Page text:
The second trajectory that this meeting signifies can be called “ideology without ideas”.
There is a possibility that Naidu and Rahul may give a name to the proposed coalition. They may call it ‘democratic’, if not ‘secular’. This is precisely what Naidu said. He called the meeting was a “democratic compulsion”.
Such naming signifies intellectual apathy of non-BJP parties. The Hindutva vs secularism binary is certainly not going to work as the Congress is itself keen on imbibing Hindutva politics. Similarly, the progressive vs nationalist binary is also a very weak proposition as the BJP has completely appropriated the nationalist discourse.
All opposition parties need to come together and save democracy
Today we are witnessing a rather strange situation in the country. The concept of India is being misused and vested interests are taking undue advantage of the circumstances. Communal occurrences across the country are beginning to threaten the secularism of the nation.
The need of the hour is for all the opposition parties to come together and save democracy. We need to protect our nation and our institutions from undue interference. This is the commitment of the TDP as well.
A national alliance against the BJP-led NDA looks promising. But given the diversity of our country and multiplicity of parties, alliances need to be worked out at the state level.
There have to be regular meetings of party leaders whose commitment to take on the BJP is unequivocal. United oppositions need to mobilise public opinion against the BJP in the run up to the 2019 elections. The aim is to garner support for preserving the Indian Constitution and culture, since these are under threat ever since the present government came to power at the Centre.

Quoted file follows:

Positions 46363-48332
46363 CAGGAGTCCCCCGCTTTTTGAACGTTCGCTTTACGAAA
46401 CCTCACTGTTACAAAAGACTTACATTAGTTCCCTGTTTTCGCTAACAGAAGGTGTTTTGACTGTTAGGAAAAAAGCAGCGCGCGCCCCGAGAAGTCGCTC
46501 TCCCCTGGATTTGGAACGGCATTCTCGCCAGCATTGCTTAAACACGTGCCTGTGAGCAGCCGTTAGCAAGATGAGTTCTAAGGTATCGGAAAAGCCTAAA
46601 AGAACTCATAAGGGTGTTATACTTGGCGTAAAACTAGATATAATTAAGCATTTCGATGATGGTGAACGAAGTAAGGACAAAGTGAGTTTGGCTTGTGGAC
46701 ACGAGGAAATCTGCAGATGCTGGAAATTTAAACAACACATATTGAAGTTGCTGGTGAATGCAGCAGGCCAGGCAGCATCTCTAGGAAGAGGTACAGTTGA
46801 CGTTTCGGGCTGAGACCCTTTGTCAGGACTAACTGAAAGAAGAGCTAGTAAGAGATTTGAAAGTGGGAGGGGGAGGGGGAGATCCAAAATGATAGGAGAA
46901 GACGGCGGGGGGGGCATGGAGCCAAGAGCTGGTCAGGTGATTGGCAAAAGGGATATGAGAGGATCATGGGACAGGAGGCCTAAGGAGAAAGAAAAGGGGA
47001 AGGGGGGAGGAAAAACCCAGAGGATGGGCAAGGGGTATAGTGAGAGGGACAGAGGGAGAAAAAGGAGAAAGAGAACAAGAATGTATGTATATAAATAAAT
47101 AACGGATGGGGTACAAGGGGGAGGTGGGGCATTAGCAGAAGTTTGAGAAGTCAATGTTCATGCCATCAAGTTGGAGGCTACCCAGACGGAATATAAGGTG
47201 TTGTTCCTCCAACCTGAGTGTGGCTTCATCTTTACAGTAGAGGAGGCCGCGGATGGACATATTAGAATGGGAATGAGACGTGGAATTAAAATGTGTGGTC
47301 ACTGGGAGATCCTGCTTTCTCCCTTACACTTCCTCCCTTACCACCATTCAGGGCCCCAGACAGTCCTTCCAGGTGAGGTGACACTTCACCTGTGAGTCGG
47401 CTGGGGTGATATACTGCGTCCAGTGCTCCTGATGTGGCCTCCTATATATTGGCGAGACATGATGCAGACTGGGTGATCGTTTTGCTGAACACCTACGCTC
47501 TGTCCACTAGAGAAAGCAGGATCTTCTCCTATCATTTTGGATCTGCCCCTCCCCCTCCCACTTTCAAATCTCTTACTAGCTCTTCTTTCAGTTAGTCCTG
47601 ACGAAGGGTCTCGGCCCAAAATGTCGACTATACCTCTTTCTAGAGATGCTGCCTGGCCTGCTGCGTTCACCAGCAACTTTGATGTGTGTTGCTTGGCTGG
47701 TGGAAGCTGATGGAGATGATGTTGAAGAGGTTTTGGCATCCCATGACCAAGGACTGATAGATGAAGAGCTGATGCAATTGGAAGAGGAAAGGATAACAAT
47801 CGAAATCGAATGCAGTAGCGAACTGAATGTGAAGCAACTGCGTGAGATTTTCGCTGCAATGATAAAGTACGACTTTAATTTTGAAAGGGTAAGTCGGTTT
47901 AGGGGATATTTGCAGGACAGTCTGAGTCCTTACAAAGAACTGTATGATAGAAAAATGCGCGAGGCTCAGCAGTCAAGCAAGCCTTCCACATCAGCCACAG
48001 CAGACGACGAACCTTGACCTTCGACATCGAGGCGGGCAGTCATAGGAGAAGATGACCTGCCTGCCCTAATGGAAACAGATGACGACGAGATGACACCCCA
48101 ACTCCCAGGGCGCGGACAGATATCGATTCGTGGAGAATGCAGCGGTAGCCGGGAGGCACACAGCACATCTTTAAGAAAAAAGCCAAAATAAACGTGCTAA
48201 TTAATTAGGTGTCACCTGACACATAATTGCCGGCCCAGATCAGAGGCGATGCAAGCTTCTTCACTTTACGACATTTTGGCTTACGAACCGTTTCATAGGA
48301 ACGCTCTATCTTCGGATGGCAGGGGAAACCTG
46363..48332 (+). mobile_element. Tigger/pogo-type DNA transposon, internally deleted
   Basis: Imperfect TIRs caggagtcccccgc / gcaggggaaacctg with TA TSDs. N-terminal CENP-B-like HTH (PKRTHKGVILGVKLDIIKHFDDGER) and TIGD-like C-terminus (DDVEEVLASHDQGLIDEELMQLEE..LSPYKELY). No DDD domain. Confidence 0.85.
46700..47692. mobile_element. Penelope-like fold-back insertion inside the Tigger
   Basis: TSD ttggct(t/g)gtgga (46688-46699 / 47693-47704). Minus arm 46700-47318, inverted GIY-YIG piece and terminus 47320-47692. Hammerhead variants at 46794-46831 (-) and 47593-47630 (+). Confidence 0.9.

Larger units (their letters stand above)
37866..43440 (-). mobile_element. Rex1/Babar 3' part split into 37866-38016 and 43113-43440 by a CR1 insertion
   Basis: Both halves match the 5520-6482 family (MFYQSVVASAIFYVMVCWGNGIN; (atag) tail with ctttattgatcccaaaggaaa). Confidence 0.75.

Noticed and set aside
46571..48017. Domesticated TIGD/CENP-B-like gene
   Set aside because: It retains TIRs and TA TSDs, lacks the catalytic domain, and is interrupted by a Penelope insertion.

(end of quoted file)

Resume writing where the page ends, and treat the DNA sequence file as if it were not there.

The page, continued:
The initiative taken by Chandrababu Naidu is laudable and is a step in the right direction.
(This is an updated version of the author’s commentary.)
By merely relying on optics, Opposition giving Modi-Shah ammunition to paint it opportunistic
Associate editor, ThePrint
As the cliché goes, there are no permanent foes or companions in politics. And the sudden Rahul Gandhi-Chandrababu Naidu bonhomie goes to prove just that. This is a crucial time for the opposition to forge an alliance that can, despite its differences and contradictions, hope to bring the Narendra Modi-led BJP down. Naidu’s meetings with a slew of opposition party leaders, including Rahul, Sharad Pawar, Sitaram Yechury and Mulayam Singh Yadav, reflect this very desperation – the need to move fast and move far.
However, the opposition’s desire to unite against Modi is as much about self-preservation and self-interest as it is about taking on the Prime Minister. The Naidu-Rahul meet is a manifestation of the same desire. Their self-interest and uniting against Modi are not an either-or situation, and instead complement each other.
Opposition parties, particularly the Congress, realise it is in their interest to see Modi defeated, and prevent an already powerful leader from consolidating his hold. And for this, a coalition of key players is a must.
These parties believe that whether or not these alliances finally come through, it is in their interest to show that they are at least attempting to come together to push the BJP into a corner and make it jittery. The Rahul-Naidu meet is evidently part of the same strategy.
However, by taking so long to forge something concrete and by merely relying on optics of handshakes, opposition parties – particularly the Congress – are simply giving the crafty Modi-Shah combine enough time to prepare ammunition against them and portray these parties as being unsure and opportunistic.
By Fatima Khan, journalist at ThePrint. You can follow her on twitter @khanthefatima.